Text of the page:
Did you know over 78 million websites have been built using a content management system (CMS)? Long gone are the days of needing a developer to build your landing pages or websites. With the proper CMS, you can build thorough and meaningful digital experiences with limited technical knowledge necessary.
What Is a CMS?
A CMS is a software marketers use to store, manage, and edit digital content, most commonly for managing a website. Imagine a depository for all images, documents, videos and other content required to build digital experiences, such as landing pages, websites, microsites, and more.That is a CMS.
Open Source: An open source content management system is a CMS maintained by a community of developers, rather than one single entity. Some systems include Wordpress, Drupal, and Django CMS. Having a large base of developers means the system is constantly iterated and becomes a better product over time. A drawback to open source CMS is security. With more developers having access to the same code, there is a higher potential for security breaches.
Proprietary SaaS: A proprietary CMS, is a CMS built and maintained by a single entity rather than a community. This organization owns the system and others will often pay a monthly fee to use it. If you are looking for a proprietary CMS, you would want to check out Lumavate, Sitecore, or Adobe Experience Manager. The benefit to a proprietary CMS is some CMS solutions are tailored towards a specific industry. This gives you the tools you need without being overwhelming. One major drawback to this type of CMS is once you go with a specific proprietor, it’s not as easy to move to a different system. There is one exception to this rule however, with Lumavate, you can use Lumavate’s CMS, integrate to a third-party CMS, or use a combination of the two options.
Headless: A headless CMS separates where content is stored from where it is presented. Some of the best headless CMS tools include Strapi and Contentful. The benefit of a headless CMS is that it provides a higher degree of flexibility when it comes to integrating with other systems. With a traditional CMS, you are often limited to the templates and plugins that are available for that particular system. But with a headless CMS, you can easily integrate with any number of different systems, using any number of different technologies.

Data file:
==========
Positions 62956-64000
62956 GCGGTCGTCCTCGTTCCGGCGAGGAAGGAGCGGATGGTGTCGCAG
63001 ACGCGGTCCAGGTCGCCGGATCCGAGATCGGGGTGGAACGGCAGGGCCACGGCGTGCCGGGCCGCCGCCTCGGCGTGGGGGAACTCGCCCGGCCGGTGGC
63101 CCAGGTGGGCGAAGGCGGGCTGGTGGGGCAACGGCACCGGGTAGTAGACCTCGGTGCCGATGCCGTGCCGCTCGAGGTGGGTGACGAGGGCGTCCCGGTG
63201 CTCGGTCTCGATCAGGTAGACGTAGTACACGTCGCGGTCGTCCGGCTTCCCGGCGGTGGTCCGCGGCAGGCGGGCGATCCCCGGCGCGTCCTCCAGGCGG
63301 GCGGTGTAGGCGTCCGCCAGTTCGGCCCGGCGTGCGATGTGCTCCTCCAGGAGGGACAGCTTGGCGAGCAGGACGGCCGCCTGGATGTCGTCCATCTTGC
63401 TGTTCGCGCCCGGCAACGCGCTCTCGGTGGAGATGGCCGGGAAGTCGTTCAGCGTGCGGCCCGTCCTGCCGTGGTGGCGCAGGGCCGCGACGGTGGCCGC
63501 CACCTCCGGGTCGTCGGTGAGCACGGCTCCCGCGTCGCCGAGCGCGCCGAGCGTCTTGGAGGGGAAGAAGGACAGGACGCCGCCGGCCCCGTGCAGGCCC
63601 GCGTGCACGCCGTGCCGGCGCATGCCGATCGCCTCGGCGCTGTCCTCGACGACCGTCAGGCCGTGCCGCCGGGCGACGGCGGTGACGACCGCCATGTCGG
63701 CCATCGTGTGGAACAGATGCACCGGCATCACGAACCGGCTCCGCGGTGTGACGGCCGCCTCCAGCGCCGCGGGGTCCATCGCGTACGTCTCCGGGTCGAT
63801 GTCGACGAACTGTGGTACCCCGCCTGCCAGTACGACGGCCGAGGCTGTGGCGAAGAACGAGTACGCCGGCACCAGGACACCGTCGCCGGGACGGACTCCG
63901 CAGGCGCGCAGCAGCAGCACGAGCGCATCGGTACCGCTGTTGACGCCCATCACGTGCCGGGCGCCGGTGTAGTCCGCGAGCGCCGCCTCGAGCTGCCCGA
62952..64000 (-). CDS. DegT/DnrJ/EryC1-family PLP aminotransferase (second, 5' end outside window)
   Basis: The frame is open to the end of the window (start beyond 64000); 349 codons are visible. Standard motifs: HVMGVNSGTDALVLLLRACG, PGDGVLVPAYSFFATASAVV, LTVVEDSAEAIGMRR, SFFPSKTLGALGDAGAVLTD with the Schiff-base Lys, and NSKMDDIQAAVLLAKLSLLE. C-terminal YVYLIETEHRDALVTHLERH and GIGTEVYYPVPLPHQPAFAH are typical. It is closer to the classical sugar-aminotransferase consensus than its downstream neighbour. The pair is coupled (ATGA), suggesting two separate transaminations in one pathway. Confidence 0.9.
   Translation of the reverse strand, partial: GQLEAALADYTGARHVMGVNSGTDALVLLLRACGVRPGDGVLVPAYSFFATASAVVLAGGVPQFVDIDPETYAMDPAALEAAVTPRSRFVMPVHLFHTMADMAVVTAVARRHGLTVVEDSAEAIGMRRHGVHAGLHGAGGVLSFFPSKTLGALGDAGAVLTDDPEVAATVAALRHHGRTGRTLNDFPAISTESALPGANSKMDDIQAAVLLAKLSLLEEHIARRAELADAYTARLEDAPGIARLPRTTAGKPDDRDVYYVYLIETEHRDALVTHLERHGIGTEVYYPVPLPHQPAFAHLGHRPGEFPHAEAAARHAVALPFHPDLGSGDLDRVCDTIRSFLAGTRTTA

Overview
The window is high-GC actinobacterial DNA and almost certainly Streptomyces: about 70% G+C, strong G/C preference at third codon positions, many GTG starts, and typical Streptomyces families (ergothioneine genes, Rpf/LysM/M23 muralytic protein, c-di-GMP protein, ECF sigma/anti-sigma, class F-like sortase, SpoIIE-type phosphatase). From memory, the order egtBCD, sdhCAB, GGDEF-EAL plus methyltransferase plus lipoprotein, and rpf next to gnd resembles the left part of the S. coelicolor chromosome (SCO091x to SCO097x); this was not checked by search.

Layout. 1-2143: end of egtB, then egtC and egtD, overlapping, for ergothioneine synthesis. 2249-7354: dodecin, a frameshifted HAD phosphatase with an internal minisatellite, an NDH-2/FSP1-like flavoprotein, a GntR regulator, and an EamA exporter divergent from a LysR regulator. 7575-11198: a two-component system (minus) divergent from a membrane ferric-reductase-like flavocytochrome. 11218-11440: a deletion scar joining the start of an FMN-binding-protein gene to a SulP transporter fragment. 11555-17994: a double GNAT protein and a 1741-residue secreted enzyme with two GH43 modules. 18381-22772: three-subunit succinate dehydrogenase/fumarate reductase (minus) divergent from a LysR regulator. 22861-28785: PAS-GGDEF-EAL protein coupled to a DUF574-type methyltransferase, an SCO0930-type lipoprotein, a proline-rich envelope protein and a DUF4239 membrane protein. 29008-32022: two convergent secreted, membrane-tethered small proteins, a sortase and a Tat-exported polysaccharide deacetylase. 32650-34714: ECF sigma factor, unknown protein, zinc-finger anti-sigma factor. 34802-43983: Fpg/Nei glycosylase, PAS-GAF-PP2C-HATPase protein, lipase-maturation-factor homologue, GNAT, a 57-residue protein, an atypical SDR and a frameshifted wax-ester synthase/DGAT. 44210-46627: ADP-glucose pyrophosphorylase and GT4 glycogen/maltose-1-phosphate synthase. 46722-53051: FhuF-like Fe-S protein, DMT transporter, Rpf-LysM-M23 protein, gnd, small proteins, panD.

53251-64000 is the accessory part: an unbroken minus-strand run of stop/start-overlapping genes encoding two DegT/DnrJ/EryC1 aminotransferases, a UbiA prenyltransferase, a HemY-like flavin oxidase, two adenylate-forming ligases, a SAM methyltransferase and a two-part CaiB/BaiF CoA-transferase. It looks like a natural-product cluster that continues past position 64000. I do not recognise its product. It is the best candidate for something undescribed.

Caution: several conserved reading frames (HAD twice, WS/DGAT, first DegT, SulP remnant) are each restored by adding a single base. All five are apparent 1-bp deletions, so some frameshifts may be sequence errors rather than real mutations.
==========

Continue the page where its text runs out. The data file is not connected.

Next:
What Are 3 Content Management Systems?
To better understand what to look for in a CMS take a look at some specific examples of each type of content management system.
WordPress (Open Source): WordPress is the most popular CMS on the market to date. 63.4 percent of CMS users use the WordPress content management system. WordPress is free to download, and the only payment you have is hosting your domain by a third-party. This CMS is easy for beginners to pick up, and has different plugins created by developers. This helps you optimize your digital experience just how you want.
ContentStack (Headless): Contentstack is an API-based CMS that allows developers and content managers to create and manage independent digital experiences simultaneously. Without a front-end (head), ContentStack provides you the freedom to choose which front-end web developer you desire. This CMS can help scale your business and provide flexibility when writing, editing, and creating your digital content.
Lumavate (Proprietary SaaS): While Lumavate is considered a proprietary SaaS CMS, the digital experience platform (DXP) offers a lot more flexibility for creating digital content. Lumavate can be the front-end of your headless CMS, you can integrate with your current third-party CMS with the platform, or you can do both.
What Are Examples of a CMS?
Whether you want a headless, proprietary, or open source, there are a lot of options to explore. Here are five leading CMS solutions:
Adobe Experience Manager:Often referred to as AEM, it is used by enterprise organizations because it is easy to scale up and work with a large number of sites.
Drupal: A free and open-source web content management system. It is commonly used by large and complex organizations that have high-traffic sites.
Contentful: The headless CMS is API-centric, meaning users can pull data in and out of Contentful using API calls.
Craft: A flexible CMS that requires coding.
Lumavate: A digital experience platform (DXP) with a broad suite of functionality, including a CMS that enables us to use Lumavate’s CMS, integrate with a third-party CMS, or a combination of both.
As you constantly iterate your digital content, it is important to find a CMS as flexible as you are. Doing this will set your business up for success and help you provide the best digital content for your customers.Take a tour of the Lumavate platform and start managing your online content today.